Dr. Lesch was one of our earliest and most popular guests. We could not cover it all in one hour so he rejoined us for some additional discussions of what he has been working on lately. This includes local elections, hostage negotiations and upcoming publications.
Justin Hill: Hello, and bienvenido, San Antonio. Welcome to The Alamo Hour, discussing the people, places and passion that make our city. My name is Justin Hill, a local attorney, a proud San Antonian, and keeper of chickens and bees. On The Alamo Hour, you'll get to hear from the people that makes San Antonio great, and unique, and the best kept secret in Texas. We're glad that you're here.
Justin: All right, welcome to The Alamo Hour. Today's guest is our first repeat guest. You may remember he had a giggle fit last time, and said that he met Bashar al-Assad on a dating website. Dr. David Lesch from Trinity University. Thank you for being here.
Dr. David Lesch: I can't talk about that. [laughs]
Justin: Before this, I said I was going to ask him things, because lately in our friendship, he has become very self-important in telling us things he can and cannot discuss in public settings.
David: I can't talk about that either.
Justin: Yes, I know.
David: I'm going to be a great guest, I can't talk about anything. Why the hell you got me on here? [crosstalk]
Justin: Most of this could just me being like, "Hey, tell me about," insert a thing or a person, and then having you turn red as you laugh and say you can't talk about it.
Justin: Like our previous conversation about your telephone, I could ask you about that, and you also would have to say, "I can't talk about that." [crosstalk]
David: Well, they're listening on the telephone right now. [crosstalk]
Justin: I think they are.
David: Probably are. Whoever they are. [crosstalk]
Justin: Probably going to advertise-- [crosstalk] I don't know.
David: Here, I am talking about it, so you already got me to--
Justin: On most of my episodes, I normally go through like a top 10 list and what are you into and what do you like. I generally know that about you, but what have you been up to during the shutdown?
David: Writing my next book.
Justin: Yes, what's the title? [laughs] It's not ambitious at all. What was it?
David: It's the history of the Middle East from the Prophet Muhammad to the present.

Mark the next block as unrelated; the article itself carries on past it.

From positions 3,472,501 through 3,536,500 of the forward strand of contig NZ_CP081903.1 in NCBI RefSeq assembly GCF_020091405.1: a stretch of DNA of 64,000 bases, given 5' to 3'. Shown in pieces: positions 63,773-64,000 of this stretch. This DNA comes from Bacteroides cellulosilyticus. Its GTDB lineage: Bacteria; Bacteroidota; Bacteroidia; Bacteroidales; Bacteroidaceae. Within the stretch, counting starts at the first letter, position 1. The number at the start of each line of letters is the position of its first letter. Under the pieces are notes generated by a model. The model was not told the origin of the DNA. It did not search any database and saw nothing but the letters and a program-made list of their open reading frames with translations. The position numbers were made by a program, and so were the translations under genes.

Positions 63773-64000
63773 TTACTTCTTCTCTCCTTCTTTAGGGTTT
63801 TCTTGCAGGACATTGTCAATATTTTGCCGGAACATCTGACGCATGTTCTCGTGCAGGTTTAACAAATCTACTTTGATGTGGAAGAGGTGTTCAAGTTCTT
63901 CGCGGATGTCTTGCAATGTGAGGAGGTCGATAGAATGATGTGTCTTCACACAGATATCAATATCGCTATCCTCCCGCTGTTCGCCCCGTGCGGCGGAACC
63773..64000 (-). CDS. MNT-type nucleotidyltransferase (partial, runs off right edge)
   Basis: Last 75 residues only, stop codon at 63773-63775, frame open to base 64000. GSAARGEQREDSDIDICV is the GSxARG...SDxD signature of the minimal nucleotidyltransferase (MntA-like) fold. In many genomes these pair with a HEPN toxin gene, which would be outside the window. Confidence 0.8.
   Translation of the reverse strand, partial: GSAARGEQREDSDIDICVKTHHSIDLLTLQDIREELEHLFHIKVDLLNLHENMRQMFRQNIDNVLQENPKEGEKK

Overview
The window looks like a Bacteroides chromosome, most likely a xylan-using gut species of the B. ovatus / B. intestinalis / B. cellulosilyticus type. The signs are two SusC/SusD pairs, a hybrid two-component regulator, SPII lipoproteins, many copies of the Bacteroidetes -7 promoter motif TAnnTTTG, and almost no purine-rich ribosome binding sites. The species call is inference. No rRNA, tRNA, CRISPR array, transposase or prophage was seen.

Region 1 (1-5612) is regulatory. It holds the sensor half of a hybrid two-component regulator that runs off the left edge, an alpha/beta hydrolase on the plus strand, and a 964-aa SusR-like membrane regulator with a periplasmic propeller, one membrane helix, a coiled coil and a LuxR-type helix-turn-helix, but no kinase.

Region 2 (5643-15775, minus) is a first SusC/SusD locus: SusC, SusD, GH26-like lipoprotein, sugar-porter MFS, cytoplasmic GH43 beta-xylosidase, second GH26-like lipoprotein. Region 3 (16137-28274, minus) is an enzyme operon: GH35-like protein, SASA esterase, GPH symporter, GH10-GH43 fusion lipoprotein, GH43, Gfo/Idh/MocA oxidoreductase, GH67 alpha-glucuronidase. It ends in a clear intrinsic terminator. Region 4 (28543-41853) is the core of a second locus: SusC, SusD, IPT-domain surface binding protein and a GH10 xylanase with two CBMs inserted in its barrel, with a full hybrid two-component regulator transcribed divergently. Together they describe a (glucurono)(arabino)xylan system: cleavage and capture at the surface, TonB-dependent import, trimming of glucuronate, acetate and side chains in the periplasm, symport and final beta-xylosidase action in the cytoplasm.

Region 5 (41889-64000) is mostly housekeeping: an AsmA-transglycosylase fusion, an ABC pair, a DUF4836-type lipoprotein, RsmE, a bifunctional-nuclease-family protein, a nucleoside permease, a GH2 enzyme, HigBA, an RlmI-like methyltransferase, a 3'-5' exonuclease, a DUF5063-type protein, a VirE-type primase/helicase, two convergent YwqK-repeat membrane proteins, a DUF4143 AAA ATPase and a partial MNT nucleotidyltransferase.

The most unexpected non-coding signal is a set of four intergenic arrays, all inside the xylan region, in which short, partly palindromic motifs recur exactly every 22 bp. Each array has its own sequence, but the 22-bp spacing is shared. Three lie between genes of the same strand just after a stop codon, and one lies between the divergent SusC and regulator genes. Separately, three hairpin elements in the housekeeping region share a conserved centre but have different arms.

Justin: 78,000 pages long.
David: I'm through five pages, man. At this rate, in the 23rd century, I will be done.
Justin: I asked you how you broke down what to include and what not to include, and you use the word triage. [crosstalk]
David: It's a historical triage. Absolutely, I've done that before. You just can't go over every little thing, or else it would be 78,000 pages. This will be about 350-400 pages. Oxford University Press will be putting it out.
Justin: It'll be $250.
David: Only for you. Only the hard back copy. [crosstalk]
Justin: You had one book that was approachable and at normal price. [crosstalk]
David: That's only if I don't autograph it. If I autograph it, it's down to $2 or $3.
Justin: I paid $7.80 for your Syria book on Amazon. Does that make you feel bad?
David: [crosstalk] Oh, used? The thing is, you got it used. [crosstalk] It was only out for like a month. It's like, "Okay, who read it and sent it back?" or, "Who didn't read it and just sent it back?"
Justin: What a jerk friend, "I'll buy your book." [crosstalk]
David: Yes, exactly. I was like, "Geez, maybe I can make some money off of this," [laughs] because it's like $15.
Justin: Is that the only book you're working on now?
David: I think one at a time is enough, thank you very much.
Justin: No, I think you said you were working on more than one.
David: Sometimes I am, but this time no. This is focusing on that. I've got a lot of writing done since I'm at home more often than not, not traveling as much, obviously. I'm halfway through. It should be published in 2022. I'll finish the manuscript first draft by the summer. It is for the interest of general public. I'm trying to write it at that level, which is why there's a historical triage, which is why I'm not going into the details of this, and the other thing that would bore people and put them to sleep like my other books, [laughs] this actually will be interesting.
Justin: Between your upcoming book and Tom Friedman's From Beirut to Jerusalem, which one do you think will be better?